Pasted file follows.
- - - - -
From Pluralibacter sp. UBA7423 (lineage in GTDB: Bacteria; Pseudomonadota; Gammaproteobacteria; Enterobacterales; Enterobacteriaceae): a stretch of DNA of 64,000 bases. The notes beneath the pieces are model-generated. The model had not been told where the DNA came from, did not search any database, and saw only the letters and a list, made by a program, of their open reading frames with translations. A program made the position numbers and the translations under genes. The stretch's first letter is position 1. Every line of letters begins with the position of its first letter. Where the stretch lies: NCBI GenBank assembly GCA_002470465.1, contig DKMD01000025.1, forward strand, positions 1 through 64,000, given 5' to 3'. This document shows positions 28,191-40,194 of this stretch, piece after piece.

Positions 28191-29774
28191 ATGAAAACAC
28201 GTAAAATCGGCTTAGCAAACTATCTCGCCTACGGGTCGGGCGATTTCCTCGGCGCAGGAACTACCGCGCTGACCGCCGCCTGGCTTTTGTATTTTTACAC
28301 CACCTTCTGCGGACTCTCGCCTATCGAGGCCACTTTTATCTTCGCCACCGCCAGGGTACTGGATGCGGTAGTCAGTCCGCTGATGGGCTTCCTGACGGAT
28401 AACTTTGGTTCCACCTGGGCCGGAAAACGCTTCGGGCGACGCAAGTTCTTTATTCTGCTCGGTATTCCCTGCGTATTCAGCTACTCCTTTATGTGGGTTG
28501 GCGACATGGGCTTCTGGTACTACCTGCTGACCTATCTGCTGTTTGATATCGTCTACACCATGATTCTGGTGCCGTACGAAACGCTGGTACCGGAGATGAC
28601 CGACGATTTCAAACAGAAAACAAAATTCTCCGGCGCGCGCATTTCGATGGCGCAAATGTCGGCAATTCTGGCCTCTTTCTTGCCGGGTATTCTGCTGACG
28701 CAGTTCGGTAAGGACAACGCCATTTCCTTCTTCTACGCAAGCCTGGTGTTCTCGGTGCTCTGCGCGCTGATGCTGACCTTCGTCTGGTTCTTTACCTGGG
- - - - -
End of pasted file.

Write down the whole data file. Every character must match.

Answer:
From Pluralibacter sp. UBA7423 (lineage in GTDB: Bacteria; Pseudomonadota; Gammaproteobacteria; Enterobacterales; Enterobacteriaceae): a stretch of DNA of 64,000 bases. The notes beneath the pieces are model-generated. The model had not been told where the DNA came from, did not search any database, and saw only the letters and a list, made by a program, of their open reading frames with translations. A program made the position numbers and the translations under genes. The stretch's first letter is position 1. Every line of letters begins with the position of its first letter. Where the stretch lies: NCBI GenBank assembly GCA_002470465.1, contig DKMD01000025.1, forward strand, positions 1 through 64,000, given 5' to 3'. This document shows positions 28,191-40,194 of this stretch, piece after piece.

Positions 28191-29774
28191 ATGAAAACAC
28201 GTAAAATCGGCTTAGCAAACTATCTCGCCTACGGGTCGGGCGATTTCCTCGGCGCAGGAACTACCGCGCTGACCGCCGCCTGGCTTTTGTATTTTTACAC
28301 CACCTTCTGCGGACTCTCGCCTATCGAGGCCACTTTTATCTTCGCCACCGCCAGGGTACTGGATGCGGTAGTCAGTCCGCTGATGGGCTTCCTGACGGAT
28401 AACTTTGGTTCCACCTGGGCCGGAAAACGCTTCGGGCGACGCAAGTTCTTTATTCTGCTCGGTATTCCCTGCGTATTCAGCTACTCCTTTATGTGGGTTG
28501 GCGACATGGGCTTCTGGTACTACCTGCTGACCTATCTGCTGTTTGATATCGTCTACACCATGATTCTGGTGCCGTACGAAACGCTGGTACCGGAGATGAC
28601 CGACGATTTCAAACAGAAAACAAAATTCTCCGGCGCGCGCATTTCGATGGCGCAAATGTCGGCAATTCTGGCCTCTTTCTTGCCGGGTATTCTGCTGACG
28701 CAGTTCGGTAAGGACAACGCCATTTCCTTCTTCTACGCAAGCCTGGTGTTCTCGGTGCTCTGCGCGCTGATGCTGACCTTCGTCTGGTTCTTTACCTGGG